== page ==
We spend so much of our adult lives working that we can sometimes become consumed by the pressures of our everyday professional tasks and lose sight of our own personal needs and well-being. It can be easy to push something like self-care to the back burner in order to keep up with today’s fast-paced, high-pressured work culture — but you shouldn’t.
Self-care is crucial for our physical, emotional and mental well-being. While on the job, being mindful to care for yourself can improve productivity and overall performance. For these reasons, it is extremely important, especially for working survivors, to make self-care at work a priority. A recent article published by The Job Network, titled “Ten Ways to Practice Self-Care at Work,” lists some great tips to help expand a self-care regimen into your workday. For employed survivors or those looking to return to the workforce, here are three key takeaways:
- Set boundaries. First, you have to be honest with yourself and know your own limits. Once you’ve determined what those are, you need to enforce them. It can be difficult to say no to requests to take on a project or help a coworker, but it’s important to remember that doing so can help you become a better employee.
- Be proactive about what you need. Understand what you require in order to do your job well. Do you need a reasonable accommodation? An accommodation can be a change to your work environment or to the way in which your job is typically performed. It may be within your right to request a reasonable accommodation, and therefore something worth exploring. Just remember that, in order to access an accommodation, you may need to disclose some information regarding your health status to your employer.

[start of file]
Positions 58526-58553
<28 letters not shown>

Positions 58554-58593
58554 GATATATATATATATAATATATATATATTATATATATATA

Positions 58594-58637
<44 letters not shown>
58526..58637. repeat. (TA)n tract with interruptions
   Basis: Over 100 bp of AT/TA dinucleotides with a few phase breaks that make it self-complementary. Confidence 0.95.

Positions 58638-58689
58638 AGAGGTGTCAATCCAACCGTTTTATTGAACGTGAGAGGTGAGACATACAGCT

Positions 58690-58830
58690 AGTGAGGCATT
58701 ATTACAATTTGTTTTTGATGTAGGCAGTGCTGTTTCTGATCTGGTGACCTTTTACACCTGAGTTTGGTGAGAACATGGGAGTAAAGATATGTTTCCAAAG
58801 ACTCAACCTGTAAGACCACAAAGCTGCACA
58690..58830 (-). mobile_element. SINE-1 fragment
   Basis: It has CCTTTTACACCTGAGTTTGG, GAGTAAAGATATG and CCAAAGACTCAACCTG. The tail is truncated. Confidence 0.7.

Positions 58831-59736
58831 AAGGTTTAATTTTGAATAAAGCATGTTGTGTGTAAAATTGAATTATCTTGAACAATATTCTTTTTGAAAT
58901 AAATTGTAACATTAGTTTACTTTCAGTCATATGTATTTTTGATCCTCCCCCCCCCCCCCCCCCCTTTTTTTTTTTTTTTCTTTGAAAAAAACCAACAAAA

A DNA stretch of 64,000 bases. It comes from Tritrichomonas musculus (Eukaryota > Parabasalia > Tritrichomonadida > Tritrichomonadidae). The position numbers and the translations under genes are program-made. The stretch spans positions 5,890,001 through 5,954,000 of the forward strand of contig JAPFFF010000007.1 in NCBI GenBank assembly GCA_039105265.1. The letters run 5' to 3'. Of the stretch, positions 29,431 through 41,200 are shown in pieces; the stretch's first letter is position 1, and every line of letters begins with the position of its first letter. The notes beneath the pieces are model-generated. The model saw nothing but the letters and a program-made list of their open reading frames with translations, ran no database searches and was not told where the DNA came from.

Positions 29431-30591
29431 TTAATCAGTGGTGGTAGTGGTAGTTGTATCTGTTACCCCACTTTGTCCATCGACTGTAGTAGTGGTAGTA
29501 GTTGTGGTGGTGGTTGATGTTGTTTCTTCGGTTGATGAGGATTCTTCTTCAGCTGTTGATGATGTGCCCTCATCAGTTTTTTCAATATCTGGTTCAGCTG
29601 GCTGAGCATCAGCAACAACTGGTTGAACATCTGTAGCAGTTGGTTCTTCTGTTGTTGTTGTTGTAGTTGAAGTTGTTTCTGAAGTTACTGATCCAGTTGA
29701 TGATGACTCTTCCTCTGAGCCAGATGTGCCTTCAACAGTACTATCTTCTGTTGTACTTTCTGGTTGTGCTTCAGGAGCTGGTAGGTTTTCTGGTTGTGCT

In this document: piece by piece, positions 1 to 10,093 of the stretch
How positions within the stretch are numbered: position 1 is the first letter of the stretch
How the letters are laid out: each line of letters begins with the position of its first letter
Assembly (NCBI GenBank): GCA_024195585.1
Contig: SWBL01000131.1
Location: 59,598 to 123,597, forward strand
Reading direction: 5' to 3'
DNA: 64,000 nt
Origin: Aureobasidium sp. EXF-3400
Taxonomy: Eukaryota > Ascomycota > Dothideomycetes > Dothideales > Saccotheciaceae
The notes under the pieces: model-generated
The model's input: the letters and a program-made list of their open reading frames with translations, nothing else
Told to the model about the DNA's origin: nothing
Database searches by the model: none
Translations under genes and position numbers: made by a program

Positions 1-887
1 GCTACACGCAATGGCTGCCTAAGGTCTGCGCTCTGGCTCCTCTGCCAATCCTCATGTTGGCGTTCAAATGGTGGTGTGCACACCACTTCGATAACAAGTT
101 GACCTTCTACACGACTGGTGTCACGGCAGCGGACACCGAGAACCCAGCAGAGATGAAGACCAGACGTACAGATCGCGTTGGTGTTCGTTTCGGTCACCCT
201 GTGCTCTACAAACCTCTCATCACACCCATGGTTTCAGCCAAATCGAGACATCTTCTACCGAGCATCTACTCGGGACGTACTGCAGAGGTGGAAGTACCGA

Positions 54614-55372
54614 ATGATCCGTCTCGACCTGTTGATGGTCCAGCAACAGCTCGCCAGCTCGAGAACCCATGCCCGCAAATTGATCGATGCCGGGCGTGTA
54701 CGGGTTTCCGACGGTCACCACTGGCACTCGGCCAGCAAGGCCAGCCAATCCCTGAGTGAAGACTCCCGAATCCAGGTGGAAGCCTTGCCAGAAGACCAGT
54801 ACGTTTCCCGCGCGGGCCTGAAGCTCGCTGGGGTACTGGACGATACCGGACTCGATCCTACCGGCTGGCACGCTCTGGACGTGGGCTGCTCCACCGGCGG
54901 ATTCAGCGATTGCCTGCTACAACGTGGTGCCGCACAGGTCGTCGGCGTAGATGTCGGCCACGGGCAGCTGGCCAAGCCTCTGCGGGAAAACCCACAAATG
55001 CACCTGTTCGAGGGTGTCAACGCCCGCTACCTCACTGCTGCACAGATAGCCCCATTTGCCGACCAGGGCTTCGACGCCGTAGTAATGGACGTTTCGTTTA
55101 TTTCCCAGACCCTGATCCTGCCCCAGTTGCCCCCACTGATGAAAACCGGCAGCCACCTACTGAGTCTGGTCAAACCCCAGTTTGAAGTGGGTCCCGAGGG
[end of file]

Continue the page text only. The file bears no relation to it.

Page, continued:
- Take breaks. Breaks are essential in helping employees de-stress and re-charge for the rest of the workday. For survivors who experience fatigue and/or cognitive side effects following treatment, taking short breaks can be crucial for productivity and ensuring the quality of work produced.
Work can be overwhelming, and, for those in treatment or dealing with lingering side effects from treatment, it’s important to learn what the right balance is between managing your cancer and managing your work.
To read the complete article on The Job Network website, click here.